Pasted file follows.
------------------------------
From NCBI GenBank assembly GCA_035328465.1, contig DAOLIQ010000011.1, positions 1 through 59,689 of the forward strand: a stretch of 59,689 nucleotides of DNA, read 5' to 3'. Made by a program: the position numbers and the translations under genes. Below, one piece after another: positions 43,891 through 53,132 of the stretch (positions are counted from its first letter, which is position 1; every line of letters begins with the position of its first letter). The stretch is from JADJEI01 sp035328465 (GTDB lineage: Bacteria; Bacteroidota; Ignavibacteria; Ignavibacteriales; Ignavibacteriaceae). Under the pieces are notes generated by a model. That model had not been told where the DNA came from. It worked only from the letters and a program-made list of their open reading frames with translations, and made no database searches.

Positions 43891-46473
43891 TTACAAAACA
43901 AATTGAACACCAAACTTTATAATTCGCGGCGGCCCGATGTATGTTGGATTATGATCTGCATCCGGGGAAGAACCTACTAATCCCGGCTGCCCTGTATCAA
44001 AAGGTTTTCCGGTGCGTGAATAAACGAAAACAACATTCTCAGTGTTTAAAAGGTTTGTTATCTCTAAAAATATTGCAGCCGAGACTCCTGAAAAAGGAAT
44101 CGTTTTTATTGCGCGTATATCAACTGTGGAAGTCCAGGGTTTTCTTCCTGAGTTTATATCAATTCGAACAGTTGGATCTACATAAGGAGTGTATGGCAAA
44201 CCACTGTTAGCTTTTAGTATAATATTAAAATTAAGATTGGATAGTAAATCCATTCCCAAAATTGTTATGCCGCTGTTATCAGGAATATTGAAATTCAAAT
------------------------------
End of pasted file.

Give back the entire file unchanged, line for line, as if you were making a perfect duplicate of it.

From NCBI GenBank assembly GCA_035328465.1, contig DAOLIQ010000011.1, positions 1 through 59,689 of the forward strand: a stretch of 59,689 nucleotides of DNA, read 5' to 3'. Made by a program: the position numbers and the translations under genes. Below, one piece after another: positions 43,891 through 53,132 of the stretch (positions are counted from its first letter, which is position 1; every line of letters begins with the position of its first letter). The stretch is from JADJEI01 sp035328465 (GTDB lineage: Bacteria; Bacteroidota; Ignavibacteria; Ignavibacteriales; Ignavibacteriaceae). Under the pieces are notes generated by a model. That model had not been told where the DNA came from. It worked only from the letters and a program-made list of their open reading frames with translations, and made no database searches.

Positions 43891-46473
43891 TTACAAAACA
43901 AATTGAACACCAAACTTTATAATTCGCGGCGGCCCGATGTATGTTGGATTATGATCTGCATCCGGGGAAGAACCTACTAATCCCGGCTGCCCTGTATCAA
44001 AAGGTTTTCCGGTGCGTGAATAAACGAAAACAACATTCTCAGTGTTTAAAAGGTTTGTTATCTCTAAAAATATTGCAGCCGAGACTCCTGAAAAAGGAAT
44101 CGTTTTTATTGCGCGTATATCAACTGTGGAAGTCCAGGGTTTTCTTCCTGAGTTTATATCAATTCGAACAGTTGGATCTACATAAGGAGTGTATGGCAAA
44201 CCACTGTTAGCTTTTAGTATAATATTAAAATTAAGATTGGATAGTAAATCCATTCCCAAAATTGTTATGCCGCTGTTATCAGGAATATTGAAATTCAAAT